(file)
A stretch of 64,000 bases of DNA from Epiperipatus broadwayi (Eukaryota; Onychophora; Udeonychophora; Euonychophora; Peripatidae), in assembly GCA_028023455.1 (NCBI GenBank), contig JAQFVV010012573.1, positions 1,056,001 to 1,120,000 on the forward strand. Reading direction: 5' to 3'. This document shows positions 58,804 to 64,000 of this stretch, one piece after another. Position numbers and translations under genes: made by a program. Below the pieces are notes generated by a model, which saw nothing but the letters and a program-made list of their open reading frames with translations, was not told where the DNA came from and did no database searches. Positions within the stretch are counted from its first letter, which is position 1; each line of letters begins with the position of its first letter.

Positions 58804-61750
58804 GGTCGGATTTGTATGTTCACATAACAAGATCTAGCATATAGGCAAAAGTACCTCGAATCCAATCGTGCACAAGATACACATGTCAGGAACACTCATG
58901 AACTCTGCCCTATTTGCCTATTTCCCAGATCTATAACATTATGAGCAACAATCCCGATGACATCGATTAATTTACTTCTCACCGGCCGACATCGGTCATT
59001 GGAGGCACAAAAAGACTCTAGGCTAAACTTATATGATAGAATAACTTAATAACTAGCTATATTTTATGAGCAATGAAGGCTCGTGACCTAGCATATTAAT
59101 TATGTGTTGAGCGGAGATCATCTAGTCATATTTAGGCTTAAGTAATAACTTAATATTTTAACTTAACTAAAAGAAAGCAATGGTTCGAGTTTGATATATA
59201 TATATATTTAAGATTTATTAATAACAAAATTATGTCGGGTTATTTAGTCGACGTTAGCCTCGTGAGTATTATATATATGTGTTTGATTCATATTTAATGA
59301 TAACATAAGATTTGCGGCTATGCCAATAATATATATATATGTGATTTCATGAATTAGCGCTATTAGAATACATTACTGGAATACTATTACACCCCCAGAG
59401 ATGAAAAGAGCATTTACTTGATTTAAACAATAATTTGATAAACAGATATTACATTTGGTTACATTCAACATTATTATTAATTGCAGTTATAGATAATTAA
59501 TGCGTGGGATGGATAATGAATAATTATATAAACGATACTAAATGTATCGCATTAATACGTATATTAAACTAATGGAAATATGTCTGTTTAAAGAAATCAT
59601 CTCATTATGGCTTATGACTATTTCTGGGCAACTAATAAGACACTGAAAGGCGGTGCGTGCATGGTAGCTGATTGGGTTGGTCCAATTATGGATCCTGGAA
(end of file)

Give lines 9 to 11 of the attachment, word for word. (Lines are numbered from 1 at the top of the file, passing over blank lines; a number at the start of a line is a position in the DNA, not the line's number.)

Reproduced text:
59401 ATGAAAAGAGCATTTACTTGATTTAAACAATAATTTGATAAACAGATATTACATTTGGTTACATTCAACATTATTATTAATTGCAGTTATAGATAATTAA
59501 TGCGTGGGATGGATAATGAATAATTATATAAACGATACTAAATGTATCGCATTAATACGTATATTAAACTAATGGAAATATGTCTGTTTAAAGAAATCAT
59601 CTCATTATGGCTTATGACTATTTCTGGGCAACTAATAAGACACTGAAAGGCGGTGCGTGCATGGTAGCTGATTGGGTTGGTCCAATTATGGATCCTGGAA